We looked into and considered TDI testing. The issue is that, though we love him so, our boy has some serious manners issues. The only command that he listens to 80% of the time is sit. Lay down? Forget it. Stay? Ha, you muct be joking. Also, he still has some fear aggression issues to be worked out with other dogs. He is fine with dogs under 35 pounds or so, but if the test calls for him to be introduced to a larger dog, well, that's it. The truth is that, sadly, while he more than certainly has the temperment to be a therapy dog, it will take quite some time to get his training completed to pass the test.

This whole issue has been heartbreaking, frustrating, maddening, and incredibly depressing. Every time I see him cuddled up on the floor with our 6 pound cat, or our friend's 18 month old (who he adores, and they are such partners in crime that it is hilarious) I just want to yell and scream "Does this look like a dangerous dog?"

I am trying to look at the positives, and the only thing I can find is that, perhaps this incident will prevent another dangerous one- ie, because we now know that the insurance will not cover a dog, there won't be any additional dogs at camp, and perhaps that limitation will prevent the camp from ever admitting a dog that would end up being dangerous.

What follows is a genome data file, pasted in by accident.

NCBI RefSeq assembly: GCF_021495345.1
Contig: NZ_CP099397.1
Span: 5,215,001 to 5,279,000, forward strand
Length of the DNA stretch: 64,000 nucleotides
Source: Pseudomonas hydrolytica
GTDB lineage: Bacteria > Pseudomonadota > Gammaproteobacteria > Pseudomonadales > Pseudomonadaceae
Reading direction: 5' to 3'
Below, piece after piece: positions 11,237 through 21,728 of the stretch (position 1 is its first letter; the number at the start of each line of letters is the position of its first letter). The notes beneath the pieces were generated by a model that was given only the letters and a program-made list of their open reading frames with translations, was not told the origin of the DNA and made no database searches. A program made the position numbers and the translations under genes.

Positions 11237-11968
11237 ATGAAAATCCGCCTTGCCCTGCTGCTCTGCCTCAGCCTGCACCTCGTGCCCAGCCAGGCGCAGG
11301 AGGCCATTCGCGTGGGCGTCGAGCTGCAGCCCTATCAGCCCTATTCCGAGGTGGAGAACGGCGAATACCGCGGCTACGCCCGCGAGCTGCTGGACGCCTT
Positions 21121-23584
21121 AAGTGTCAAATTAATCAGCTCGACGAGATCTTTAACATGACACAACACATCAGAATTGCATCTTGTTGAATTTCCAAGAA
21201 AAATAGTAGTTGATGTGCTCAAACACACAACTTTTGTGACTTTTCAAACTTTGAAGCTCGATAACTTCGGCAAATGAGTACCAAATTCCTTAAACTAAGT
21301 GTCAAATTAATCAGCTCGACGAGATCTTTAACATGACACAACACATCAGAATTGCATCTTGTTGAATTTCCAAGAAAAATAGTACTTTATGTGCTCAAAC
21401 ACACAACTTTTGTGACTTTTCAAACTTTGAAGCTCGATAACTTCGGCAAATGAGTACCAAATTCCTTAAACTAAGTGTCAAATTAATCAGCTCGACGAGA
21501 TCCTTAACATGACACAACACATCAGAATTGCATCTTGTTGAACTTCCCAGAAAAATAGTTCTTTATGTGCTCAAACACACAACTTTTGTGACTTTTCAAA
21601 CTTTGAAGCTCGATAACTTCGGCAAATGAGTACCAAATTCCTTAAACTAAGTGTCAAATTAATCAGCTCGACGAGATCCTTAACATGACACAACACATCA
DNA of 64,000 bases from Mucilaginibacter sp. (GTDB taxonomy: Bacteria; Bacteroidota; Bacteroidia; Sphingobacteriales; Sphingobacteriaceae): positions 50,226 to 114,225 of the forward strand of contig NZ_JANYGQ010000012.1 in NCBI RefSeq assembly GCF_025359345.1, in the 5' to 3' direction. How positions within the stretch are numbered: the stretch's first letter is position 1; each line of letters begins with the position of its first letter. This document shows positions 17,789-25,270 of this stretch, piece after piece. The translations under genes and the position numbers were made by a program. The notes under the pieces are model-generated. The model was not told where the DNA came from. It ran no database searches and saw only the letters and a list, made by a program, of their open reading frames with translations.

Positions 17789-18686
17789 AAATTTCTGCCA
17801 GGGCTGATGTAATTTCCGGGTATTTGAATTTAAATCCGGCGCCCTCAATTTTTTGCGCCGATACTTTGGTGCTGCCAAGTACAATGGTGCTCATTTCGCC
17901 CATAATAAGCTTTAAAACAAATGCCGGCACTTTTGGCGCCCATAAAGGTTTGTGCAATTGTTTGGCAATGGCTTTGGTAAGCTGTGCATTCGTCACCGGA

But still, it's not fair. I want to pout like a little kid and clench my fists and scrunch up my face and make loud "hmph" noises. But, I know that won't do any good. Instead, I can only hope that Izzy finds a wonderful, wonderful family with lots of love to give him, and hopefully a couple of kids- he really, really likes them. For now, Sean and I will hopefully find a way to continue to be involved with Newf rescue, perhaps through transport or other avenues that don't include 130 pounds of love staying with us. And, as we begin to plan our house, look at propety, etc., we continue to keep in mind our future fur babies. And, by the way, when we do own our own house- we are having a Newf get together just to "nahnah" the board with our hoard of dangerous dogs.

No, we aren't able to have any kind of dog. The other family up here has a fully enclosed deck, and so they can keep their dog, Esther. She seems to sense our loss and is frequently showing up on our doorstep (she doesn't have to be enclosed when groups aren't in) and coming inside to hang out with us.

Thank you guys so much for your support and understanding. This has been such an emotional rollercoaster that I can't even describe it. Everytime I see his big doofy face I have to fight to keep from losing it. I just hope that all of this is for the best.

Newfoundland Discussions / Re: I'm so sad....for everybody!
« on: December 15, 2006, 02:28:50 am »
 Hey guys. Thank you for all of the kind words and support. Admittedly, I've been a bit afraid of posting our problem, since I was embarrassed to be one of "those people" who has to give up their animals. I never imagined that life could put us into this position.